Ed.note: I've attached two pictures taken of my C-128D after installing a cooling fan into the power supply.  The fan I used was an Antec 60mm case fan, UPC number 761345760065.  To attach the fan to the power supply subchassis, I enlarged the fan mounting holes with a 3/16 inch drill and used the self-tapping mounting screws provided with the fan.  Also note how I made the electrical connection, which arrangement allows the fan to be replaced without having to unsolder any leads.  Go to Antec's website for more information on this fan.
« Last Edit: October 04, 2010, 09:11 AM by BigDumbDinosaur »
x86?  We don't got no x86.  We don't NEED no stinking x86!

Offline RobertB

  • Forum god
  • ********
  • Posts: 3081
  • Country: us
  • Reputation: 451
    • View Profile
    • Fresno Commodore User Group
Re: C-128DCR COOLING
« Reply #1 on: October 04, 2010, 09:05 AM »
     Thank you for taking the original article and enhancing it with helpful editorial notes.

          Truly,
          Robert Bernardo
          Fresno Commodore User Group
          http://videocam.net.au/fcug
          The Other Group of Amigoids
          http://www.calweb.com/~rabel1/
          Southern California Commodore & Amiga Network
          http://www.sccaners.org

Offline traymond01

  • KIM-1 user
  • **
  • Posts: 18
  • Country: us
  • Reputation: 0
  • Gender: Male
    • View Profile
Re: C-128DCR COOLING
« Reply #2 on: September 11, 2012, 05:00 AM »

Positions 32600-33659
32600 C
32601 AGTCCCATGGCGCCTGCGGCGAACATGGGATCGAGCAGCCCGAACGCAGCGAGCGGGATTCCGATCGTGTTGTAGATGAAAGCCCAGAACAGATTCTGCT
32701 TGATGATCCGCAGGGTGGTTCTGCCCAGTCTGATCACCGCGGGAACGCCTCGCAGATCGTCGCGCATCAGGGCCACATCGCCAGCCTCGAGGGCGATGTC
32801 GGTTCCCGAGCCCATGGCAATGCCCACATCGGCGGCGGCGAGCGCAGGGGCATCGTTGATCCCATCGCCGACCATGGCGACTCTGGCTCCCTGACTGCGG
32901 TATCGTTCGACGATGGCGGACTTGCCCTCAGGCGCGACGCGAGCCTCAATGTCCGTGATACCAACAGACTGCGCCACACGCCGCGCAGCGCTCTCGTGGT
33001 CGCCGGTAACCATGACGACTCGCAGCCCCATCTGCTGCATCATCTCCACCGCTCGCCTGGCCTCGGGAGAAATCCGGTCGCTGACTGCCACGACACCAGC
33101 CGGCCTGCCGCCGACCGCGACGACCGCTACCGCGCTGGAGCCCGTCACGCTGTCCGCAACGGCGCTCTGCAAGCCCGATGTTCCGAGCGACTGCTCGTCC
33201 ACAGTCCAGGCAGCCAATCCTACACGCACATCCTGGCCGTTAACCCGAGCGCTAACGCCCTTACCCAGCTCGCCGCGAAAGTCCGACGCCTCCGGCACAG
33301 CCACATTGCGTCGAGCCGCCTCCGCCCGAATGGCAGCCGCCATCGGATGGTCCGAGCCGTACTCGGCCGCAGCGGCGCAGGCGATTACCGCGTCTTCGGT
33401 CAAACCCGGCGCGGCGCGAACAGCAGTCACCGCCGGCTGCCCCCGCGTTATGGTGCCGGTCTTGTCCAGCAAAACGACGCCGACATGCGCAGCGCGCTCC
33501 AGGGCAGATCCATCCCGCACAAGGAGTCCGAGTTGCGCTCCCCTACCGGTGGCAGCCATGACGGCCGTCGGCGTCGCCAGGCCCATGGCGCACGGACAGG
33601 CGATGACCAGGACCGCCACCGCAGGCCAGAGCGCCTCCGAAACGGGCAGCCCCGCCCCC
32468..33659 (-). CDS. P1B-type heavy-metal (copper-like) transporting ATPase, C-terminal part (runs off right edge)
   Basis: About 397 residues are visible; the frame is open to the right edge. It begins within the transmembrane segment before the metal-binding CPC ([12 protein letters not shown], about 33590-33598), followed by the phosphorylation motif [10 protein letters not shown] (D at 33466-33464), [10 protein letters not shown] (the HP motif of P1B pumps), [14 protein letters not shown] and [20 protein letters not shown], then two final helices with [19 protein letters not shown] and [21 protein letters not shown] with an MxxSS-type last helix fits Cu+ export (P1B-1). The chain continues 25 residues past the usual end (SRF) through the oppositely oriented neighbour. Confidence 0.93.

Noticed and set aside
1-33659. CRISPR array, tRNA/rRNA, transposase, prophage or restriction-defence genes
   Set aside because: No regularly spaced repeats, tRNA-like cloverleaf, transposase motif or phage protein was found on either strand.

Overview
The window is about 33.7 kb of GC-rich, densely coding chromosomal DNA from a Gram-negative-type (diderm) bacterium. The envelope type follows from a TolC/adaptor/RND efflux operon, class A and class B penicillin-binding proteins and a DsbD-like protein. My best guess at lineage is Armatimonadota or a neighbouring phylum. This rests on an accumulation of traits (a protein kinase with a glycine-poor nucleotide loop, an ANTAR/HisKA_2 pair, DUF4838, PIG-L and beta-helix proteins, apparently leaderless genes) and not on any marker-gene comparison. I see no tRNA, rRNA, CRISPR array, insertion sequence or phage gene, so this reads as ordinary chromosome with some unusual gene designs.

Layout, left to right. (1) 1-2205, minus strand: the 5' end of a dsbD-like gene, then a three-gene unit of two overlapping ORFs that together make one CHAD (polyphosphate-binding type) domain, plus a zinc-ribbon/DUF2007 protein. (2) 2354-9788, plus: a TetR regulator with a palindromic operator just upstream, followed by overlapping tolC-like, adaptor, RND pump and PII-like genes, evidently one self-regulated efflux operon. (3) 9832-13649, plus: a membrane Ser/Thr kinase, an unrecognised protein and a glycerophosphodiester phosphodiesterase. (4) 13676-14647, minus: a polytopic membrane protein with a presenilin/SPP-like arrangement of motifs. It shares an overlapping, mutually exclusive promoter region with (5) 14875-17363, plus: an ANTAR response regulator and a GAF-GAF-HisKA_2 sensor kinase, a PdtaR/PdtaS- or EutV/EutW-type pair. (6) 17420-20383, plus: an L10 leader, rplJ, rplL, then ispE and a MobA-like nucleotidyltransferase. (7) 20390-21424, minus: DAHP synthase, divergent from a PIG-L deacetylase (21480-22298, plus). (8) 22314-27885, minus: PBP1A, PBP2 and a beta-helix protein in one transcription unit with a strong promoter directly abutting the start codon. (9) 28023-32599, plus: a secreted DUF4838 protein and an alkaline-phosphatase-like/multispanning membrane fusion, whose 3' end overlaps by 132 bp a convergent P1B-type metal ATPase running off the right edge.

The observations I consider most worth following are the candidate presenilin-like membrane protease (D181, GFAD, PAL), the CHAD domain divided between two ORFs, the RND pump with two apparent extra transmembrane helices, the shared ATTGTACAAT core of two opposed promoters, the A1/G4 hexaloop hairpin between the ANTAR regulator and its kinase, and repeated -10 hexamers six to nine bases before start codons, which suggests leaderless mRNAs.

Thank you for taking the original article and enhancing it with helpful editorial notes.

          Truly,
          Robert Bernardo
          Fresno Commodore User Group
          http://videocam.net.au/fcug
          The Other Group of Amigoids
          http://www.calweb.com/~rabel1/
          Southern California Commodore & Amiga Network
          http://www.sccaners.org

  I want to second this also because I have had heat related problems with my 128D's and this very article has helped me a great deal, so thanks for this helpful article.
traymond

Offline Nonefornow

  • PET user
  • ***
  • Posts: 74
  • Country: us
  • Reputation: 3
  • Gender: Male
    • View Profile
Re: C-128DCR COOLING
« Reply #3 on: November 07, 2013, 02:08 AM »
On the left of where you have soldered the yellow and black cables from the fan, there is the plug for the front LED.  Could that be an alternative source to power the fan?  Can a Y splitter be used?

Offline BigDumbDinosaur

  • C128 user
  • ******
  • Posts: 660
  • Country: us
  • Reputation: 64
  • Gender: Male
  • Yuh think donkeys are dumb, try a politician!
    • View Profile
    • BCS Technology Limited
Re: C-128DCR COOLING
« Reply #4 on: November 07, 2013, 02:36 AM »
On the left of where you have soldered the yellow and black cables from the fan, there is the plug for the front LED.  Could that be an alternative source to power the fan?  Can a Y splitter be used?